Vera Institute of Justice Study Examines the Impact of The Rockefeller Drug Law Reforms in New York City

Study finds that drug law reforms led to a 35 percent rise in eligible defendants diverted to treatment, and cut racial disparities in half  

New York, NY (January 20, 2015)  – The Vera Institute of Justice (Vera) today released a study examining  the impact in New York City of a series of New York State drug law reforms that eliminated mandatory minimum sentences for the possession, use, or small-scale sale of illegal drugs and increased eligibility for diversion to treatment.   

The study, “End of an Era? The Impact of Drug Law Reform in New York City,” compared cases pre and post reform to assess changes in the use of jail and prison, rates of diversion to treatment, changes in racial disparities in sentences, recidivism, and cost. Vera partnered with the John Jay College of Criminal Justice and the School of Criminal Justice at Rutgers Univer­sity to conduct the study.   

“New York’s Rockefeller reforms were pioneering in our recent efforts to reduce unnecessary incarceration,” said Vera President and Director Nicholas Turner. “We are encouraged by some key findings - decreased rates of incarceration, better outcomes for people in treatment and reduced racial disparities. But our study also shows that, in order to maximize these positive outcomes and accomplish legislated goals, there is more work to do when it comes to implementation.”   

About The Rockefeller Drug Laws
Enacted in 1973, the Rockefeller Drug Laws mandated lengthy prison sentences for people convicted of a range of felony drug offenses, heralding a wave of mandatory sentencing statutes that swept the nation. These new laws contributed to dramatic increases in state prison populations and fueled the racial disparity that has come to characterize the U.S. criminal justice system.   

The last in a series of drug law reforms were passed in 2009 by the New York State legislature, and essentially dismantled what are commonly referred to as the Rockefeller Drug Laws.  

Key Findings 

“Our research demonstrates that drug law reforms have made an impact, and that New York City is moving in the right direction,” said Vera Vice President and Research Director Jim Parsons, also the study’s principal researcher. “The findings point to opportunities that New York City can seize to further expand access to diversion programs, promote recovery, and reduce crime.”  

With funding from the National Institute of Justice, researchers at Vera, John Jay College of Criminal Justice, and Rutgers University compared two matched samples of criminal defendants: people arrested for felony drug offenses or indicted on specified property charges in 2010, the year after drug law reforms took effect, and people arrested in 2008 for the same types of offenses.  Findings include: 

Increased Rate of Diversion

  • Researchers found a 35 percent rise in the rate of the diversion of eligible defendants to treatment. However, only one out of five eligible defendants in New York City was actually enrolled in treatment.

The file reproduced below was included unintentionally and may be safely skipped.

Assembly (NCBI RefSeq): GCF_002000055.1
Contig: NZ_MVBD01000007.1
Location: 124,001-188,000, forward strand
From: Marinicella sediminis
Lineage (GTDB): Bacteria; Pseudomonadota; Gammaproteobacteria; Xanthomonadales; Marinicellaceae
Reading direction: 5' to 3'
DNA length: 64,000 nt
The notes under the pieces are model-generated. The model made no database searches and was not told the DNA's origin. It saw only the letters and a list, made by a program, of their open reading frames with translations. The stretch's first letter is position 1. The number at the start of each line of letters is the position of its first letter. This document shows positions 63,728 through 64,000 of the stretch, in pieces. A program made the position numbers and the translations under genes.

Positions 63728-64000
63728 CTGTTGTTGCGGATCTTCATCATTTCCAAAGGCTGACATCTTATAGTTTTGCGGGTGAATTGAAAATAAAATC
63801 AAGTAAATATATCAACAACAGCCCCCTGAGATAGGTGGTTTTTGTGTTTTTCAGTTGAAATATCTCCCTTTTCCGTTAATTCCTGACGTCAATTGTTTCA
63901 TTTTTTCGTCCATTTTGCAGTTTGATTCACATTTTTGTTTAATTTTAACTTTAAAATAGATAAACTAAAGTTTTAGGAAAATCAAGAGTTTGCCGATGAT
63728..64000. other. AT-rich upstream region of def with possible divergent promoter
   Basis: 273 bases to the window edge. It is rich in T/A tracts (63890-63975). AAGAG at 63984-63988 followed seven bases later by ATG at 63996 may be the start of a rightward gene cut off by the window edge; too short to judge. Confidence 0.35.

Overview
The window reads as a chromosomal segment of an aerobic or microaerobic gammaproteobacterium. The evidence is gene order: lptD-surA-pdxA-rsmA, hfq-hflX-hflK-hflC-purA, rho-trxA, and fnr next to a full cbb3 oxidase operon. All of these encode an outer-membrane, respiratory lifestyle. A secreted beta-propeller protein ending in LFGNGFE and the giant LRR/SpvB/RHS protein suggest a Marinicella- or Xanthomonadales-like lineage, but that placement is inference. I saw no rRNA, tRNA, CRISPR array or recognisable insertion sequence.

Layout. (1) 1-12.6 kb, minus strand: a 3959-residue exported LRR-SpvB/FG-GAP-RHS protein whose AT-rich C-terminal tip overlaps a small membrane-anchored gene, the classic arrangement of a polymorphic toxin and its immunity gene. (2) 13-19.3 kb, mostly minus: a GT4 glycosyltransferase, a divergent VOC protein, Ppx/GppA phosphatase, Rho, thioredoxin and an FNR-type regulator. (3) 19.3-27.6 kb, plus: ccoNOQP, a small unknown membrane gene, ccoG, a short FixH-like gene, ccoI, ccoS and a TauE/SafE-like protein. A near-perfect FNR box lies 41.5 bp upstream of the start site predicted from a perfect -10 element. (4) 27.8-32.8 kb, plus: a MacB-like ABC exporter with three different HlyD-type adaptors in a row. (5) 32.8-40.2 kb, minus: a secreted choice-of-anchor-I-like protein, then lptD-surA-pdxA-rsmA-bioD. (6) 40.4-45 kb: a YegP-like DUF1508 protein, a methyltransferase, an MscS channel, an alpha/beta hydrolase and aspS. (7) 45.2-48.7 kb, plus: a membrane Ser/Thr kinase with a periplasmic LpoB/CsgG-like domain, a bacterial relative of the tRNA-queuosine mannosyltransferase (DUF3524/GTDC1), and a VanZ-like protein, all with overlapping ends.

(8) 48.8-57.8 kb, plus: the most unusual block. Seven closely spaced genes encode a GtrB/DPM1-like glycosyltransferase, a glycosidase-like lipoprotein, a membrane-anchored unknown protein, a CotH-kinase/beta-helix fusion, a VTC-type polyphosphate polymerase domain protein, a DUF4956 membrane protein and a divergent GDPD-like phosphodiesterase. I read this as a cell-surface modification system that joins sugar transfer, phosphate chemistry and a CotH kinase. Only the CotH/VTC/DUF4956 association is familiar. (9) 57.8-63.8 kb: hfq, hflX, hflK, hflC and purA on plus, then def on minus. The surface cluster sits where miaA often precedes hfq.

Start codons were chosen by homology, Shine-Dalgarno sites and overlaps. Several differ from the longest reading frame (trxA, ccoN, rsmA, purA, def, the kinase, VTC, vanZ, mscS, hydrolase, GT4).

Variations Across Boroughs

  • Courts in Brooklyn were the most proactive in terms of screening for eligible defendants in 2010, with a screening rate of 46 percent (compared to 22 percent in the Bronx and 17 percent in Manhattan).
  • For every 1.5 people in Brooklyn arrested in 2010 and diverted to treatment, one person went to prison. The ratio in the Bronx favors diversion even more: for every 2.1 people diverted to treatment, 1 person went to prison. In Manhattan, however, the balance was reversed: for every one person diverted to treatment, 5.2 people went to prison.

Racial Disparities

  • Black and Hispanic defendants included in the sample of felony drug arrests from 2008 were three times more likely than white defendants to receive a prison sentence.
  • After the drug law reforms, based on the sample of cases from 2010, they were twice as likely as whites to go to prison following a felony drug arrest—and multivariate statistical analysis shows that these disparities was not fully explained by other factors, such as the person’s age, gender, criminal history, or current charge.

Reduced Recidivism

  • The recidivism rate of the post-reform sample of cases diverted to treatment was 36 percent, compared to 54 percent of the pre-reform sample of cases sentenced to prison, jail, or probation.
  • Moreover, defendants diverted to treatment post-reform were re-arrested fewer times on average and had fewer arrests for felony offenses compared to those who were sentenced to prison, jail, probation, or time served. And most important from a public safety perspective, only 3 percent of people enrolled in treatment were re-arrested for a violent crime compared to 6 percent of the pre-reform sample.

A research summary, including methodology, and the full technical report and findings are available at  

About the Vera Institute of Justice The Vera Institute of Justice combines expertise in research, demonstration projects, and technical assistance to help leaders in government and civil society improve the systems people rely on for justice and safety. Vera is an independent, nonpartisan, nonprofit center for justice policy and practice, with offices in New York City, Washington, DC, New Orleans, and Los Angeles. The organization’s projects and reform initiatives, typically conducted in partnership with local, state, or national officials, are located across the United States and around the world.